Also, at the end of 8th week of intervention, compare to control group, intervention group showed a significant reduction in concentration of TG (129.42±61.98 in intervention group vs. 167.71±67.05 in control group; p = 0.004), Log (TG/HDL-C) (0.34±0.15 in intervention group vs. 0.50±0.17 in control group; p = 0.003) and a significant increase in HDL-C concentration (53.92±12.37 mg dL-1 in intervention group vs. 47.95±8.61 mg dL-1 in control group; p = 0.04) (Table 3).

SBP and DBP of patients in each group are outlined in Table 4. Independent t-test showed statistically significant reduction in SBP (129.42±61.98 in intervention group vs. 167.71±67.05 in control group; p = 0.004).

Table 2: Glycemic index and insulin resistance at the baseline and end of study two groups
Image for - The Effect of Hydroalcholic Nettle (Urtica dioica) Extracts on Some Cardiovascular Risk Factors in Patients With Type 2 Diabetes
Values are Mean±SD. *Significant at p<0.05 using student test

Table 3: Lipid profile at the baseline and end of study in two group
Image for - The Effect of Hydroalcholic Nettle (Urtica dioica) Extracts on Some Cardiovascular Risk Factors in Patients With Type 2 Diabetes
Values are as Mean±SD

Table 4: Blood pressure at the baseline and end of study in two group
Image for - The Effect of Hydroalcholic Nettle (Urtica dioica) Extracts on Some Cardiovascular Risk Factors in Patients With Type 2 Diabetes
Values are as Mean±SD

DISCUSSION

This study demonstrates that hydro alcoholic extract of Nettle reduced FBS, HbA1C, TG, SBP and Log TG/HDL-C in type 2 diabetes patients after 8 weeks.

Glycemic index and insulin resistance: Present results confirm numerous of previous studies results. Studies that showed reductive effects of Urtica dioica on glucose level, suggested different mechanisms that can be categorized into pancreatic and extra pancreatic ways. Present study showed no changes in insulin concentration and insulin resistance which is similar to some previous studies (Bnouham et al., 2003; Onal et al., 2005; Petlevski et al., 2001). Bnouham et al. (2003) showed anti-hyperglycemic activity of aqueous extract of nettle on rat, reducing glucose transport from small intestine was a probable mechanism. Onal et al. (2005) showed potent α-glucosidase inhibitory activity of aqueous Urtica dioica extract in vitro. Petlevski et al. (2001) showed anti-diabetic effects of ethanol extract of Urtica dioica on alloxan-induced non-obese diabetic mice.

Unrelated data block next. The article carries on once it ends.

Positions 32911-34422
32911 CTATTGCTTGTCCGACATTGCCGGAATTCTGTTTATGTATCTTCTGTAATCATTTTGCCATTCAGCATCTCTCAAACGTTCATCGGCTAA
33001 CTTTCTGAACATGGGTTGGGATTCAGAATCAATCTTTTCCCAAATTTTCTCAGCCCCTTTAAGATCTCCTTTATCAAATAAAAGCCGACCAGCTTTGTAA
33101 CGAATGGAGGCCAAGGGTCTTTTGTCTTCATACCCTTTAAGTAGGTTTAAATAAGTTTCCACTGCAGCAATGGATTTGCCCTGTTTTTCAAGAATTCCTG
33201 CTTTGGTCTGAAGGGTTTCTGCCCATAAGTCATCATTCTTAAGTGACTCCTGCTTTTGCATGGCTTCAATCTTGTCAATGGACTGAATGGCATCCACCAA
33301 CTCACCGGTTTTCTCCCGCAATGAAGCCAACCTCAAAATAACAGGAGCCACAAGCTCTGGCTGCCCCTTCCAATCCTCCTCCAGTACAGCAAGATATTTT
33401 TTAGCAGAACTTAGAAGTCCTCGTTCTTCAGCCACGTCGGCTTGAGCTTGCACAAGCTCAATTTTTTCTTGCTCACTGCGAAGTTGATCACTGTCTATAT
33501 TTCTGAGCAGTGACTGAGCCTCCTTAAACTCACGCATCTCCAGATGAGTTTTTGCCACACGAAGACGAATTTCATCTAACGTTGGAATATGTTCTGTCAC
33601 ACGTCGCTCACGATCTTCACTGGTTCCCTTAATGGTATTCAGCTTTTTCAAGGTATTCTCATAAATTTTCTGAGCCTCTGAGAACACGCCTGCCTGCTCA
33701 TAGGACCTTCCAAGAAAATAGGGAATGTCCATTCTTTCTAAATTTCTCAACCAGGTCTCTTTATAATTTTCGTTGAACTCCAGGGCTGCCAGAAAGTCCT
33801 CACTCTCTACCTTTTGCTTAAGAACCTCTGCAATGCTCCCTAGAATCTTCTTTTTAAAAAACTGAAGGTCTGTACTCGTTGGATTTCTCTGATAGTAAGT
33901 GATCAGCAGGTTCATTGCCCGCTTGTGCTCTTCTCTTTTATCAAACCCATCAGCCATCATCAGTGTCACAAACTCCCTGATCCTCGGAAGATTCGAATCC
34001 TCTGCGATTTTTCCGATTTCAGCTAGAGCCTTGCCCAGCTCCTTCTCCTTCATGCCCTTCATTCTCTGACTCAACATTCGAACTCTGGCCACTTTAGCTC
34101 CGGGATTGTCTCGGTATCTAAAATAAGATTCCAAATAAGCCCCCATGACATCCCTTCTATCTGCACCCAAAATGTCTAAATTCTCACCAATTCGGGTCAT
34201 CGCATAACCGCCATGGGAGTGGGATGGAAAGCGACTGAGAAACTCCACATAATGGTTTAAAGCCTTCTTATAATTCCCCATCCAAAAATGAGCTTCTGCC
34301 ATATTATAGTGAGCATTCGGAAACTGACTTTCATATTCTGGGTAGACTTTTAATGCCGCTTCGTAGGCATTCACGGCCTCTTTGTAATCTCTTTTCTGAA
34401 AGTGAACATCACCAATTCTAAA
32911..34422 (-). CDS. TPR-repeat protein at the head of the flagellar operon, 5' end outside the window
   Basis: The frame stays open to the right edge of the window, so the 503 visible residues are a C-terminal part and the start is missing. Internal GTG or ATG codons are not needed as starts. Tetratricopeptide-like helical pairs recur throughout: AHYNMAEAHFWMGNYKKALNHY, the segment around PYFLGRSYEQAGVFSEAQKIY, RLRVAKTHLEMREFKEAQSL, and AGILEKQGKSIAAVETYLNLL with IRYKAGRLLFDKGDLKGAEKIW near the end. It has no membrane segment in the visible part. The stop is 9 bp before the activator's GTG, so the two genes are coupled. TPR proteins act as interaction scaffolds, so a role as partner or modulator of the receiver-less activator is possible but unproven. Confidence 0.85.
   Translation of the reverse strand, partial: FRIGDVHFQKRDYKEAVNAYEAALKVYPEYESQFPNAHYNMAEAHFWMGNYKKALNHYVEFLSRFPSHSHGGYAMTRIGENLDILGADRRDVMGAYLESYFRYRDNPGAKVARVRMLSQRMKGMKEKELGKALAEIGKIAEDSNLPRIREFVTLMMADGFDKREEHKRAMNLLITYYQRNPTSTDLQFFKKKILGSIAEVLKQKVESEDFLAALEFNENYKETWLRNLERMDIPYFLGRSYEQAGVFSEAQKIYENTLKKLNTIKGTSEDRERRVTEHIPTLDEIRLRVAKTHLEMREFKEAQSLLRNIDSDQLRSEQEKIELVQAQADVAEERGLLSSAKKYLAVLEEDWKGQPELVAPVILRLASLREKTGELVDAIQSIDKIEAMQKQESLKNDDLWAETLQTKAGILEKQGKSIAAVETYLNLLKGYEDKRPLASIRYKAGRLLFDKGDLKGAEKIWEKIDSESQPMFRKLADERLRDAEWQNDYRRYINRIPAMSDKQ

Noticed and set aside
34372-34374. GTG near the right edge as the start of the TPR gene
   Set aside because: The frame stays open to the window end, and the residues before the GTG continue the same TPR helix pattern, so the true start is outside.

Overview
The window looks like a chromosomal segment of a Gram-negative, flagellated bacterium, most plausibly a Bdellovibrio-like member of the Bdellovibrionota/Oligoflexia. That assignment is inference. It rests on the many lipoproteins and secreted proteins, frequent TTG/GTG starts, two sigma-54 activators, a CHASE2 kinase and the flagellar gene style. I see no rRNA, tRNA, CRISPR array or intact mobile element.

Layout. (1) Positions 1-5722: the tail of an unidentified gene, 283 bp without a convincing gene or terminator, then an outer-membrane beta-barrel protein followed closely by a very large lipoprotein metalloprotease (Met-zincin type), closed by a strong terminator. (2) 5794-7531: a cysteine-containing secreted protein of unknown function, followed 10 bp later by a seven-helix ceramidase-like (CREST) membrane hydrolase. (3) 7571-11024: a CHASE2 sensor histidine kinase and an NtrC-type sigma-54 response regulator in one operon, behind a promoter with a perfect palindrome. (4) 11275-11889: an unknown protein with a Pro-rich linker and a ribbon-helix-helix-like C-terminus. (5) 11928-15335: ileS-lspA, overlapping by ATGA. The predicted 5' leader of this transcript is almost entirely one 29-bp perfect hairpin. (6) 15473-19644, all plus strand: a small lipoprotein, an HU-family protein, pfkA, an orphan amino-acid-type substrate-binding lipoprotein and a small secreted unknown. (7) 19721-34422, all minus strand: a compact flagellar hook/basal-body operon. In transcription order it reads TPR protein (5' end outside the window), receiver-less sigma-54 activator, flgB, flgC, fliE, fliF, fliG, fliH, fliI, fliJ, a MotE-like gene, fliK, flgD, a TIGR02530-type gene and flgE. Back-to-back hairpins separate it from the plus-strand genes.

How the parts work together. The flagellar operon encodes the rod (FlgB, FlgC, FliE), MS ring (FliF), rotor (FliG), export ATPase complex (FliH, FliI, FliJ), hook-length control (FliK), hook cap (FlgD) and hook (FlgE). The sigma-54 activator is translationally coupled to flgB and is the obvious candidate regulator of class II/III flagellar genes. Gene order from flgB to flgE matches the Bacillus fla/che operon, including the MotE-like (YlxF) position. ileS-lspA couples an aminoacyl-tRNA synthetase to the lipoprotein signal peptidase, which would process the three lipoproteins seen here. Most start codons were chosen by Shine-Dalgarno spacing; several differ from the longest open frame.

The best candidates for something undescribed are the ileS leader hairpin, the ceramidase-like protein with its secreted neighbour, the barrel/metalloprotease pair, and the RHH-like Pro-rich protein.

Other studies showed hypoglycemia effects of nettle with pancreatic mechanism. An in vivo study showed that active component of Urtica dioica increased insulin concentration of blood in normal and streptozotocin-induced diabetic rats, so glucose level reduced (Farzami et al., 2003). Aqueous extracts of nettle leaves show anti-diabetic activity by improving the glycemic status in type 2 diabetic model which may be mediated by the central effect on the histological and/or functional status of pancreatic β-cells (Das et al., 2009). Morshed et al. (2011) showed that dried frozen nettle extract increase insulin secretion and caused hypoglycemia in rats, they suggested that anti-inflammatory effect of nettle was effective in regeneration of β-cells.